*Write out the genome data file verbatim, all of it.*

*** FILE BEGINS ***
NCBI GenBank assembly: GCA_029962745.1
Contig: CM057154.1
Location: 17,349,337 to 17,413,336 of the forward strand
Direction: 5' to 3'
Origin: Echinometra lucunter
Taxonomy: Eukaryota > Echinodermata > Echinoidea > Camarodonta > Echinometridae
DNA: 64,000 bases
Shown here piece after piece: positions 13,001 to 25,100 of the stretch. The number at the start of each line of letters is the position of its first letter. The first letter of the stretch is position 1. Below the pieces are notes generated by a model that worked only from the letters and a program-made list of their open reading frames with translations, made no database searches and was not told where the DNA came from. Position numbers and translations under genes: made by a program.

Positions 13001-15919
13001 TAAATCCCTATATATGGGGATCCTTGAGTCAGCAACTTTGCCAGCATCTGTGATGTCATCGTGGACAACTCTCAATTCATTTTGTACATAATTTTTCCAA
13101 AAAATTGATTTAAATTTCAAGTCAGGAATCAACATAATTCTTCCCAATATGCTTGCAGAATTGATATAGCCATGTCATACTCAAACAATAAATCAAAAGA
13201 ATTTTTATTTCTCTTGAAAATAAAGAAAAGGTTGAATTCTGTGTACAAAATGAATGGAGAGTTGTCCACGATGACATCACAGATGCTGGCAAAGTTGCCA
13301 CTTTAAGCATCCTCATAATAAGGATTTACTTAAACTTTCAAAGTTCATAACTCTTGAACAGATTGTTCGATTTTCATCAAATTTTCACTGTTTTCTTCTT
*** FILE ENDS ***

NCBI GenBank assembly: GCA_029962745.1
Contig: CM057154.1
Location: 17,349,337 to 17,413,336 of the forward strand
Direction: 5' to 3'
Origin: Echinometra lucunter
Taxonomy: Eukaryota > Echinodermata > Echinoidea > Camarodonta > Echinometridae
DNA: 64,000 bases
Shown here piece after piece: positions 13,001 to 25,100 of the stretch. The number at the start of each line of letters is the position of its first letter. The first letter of the stretch is position 1. Below the pieces are notes generated by a model that worked only from the letters and a program-made list of their open reading frames with translations, made no database searches and was not told where the DNA came from. Position numbers and translations under genes: made by a program.

Positions 13001-15919
13001 TAAATCCCTATATATGGGGATCCTTGAGTCAGCAACTTTGCCAGCATCTGTGATGTCATCGTGGACAACTCTCAATTCATTTTGTACATAATTTTTCCAA
13101 AAAATTGATTTAAATTTCAAGTCAGGAATCAACATAATTCTTCCCAATATGCTTGCAGAATTGATATAGCCATGTCATACTCAAACAATAAATCAAAAGA
13201 ATTTTTATTTCTCTTGAAAATAAAGAAAAGGTTGAATTCTGTGTACAAAATGAATGGAGAGTTGTCCACGATGACATCACAGATGCTGGCAAAGTTGCCA
13301 CTTTAAGCATCCTCATAATAAGGATTTACTTAAACTTTCAAAGTTCATAACTCTTGAACAGATTGTTCGATTTTCATCAAATTTTCACTGTTTTCTTCTT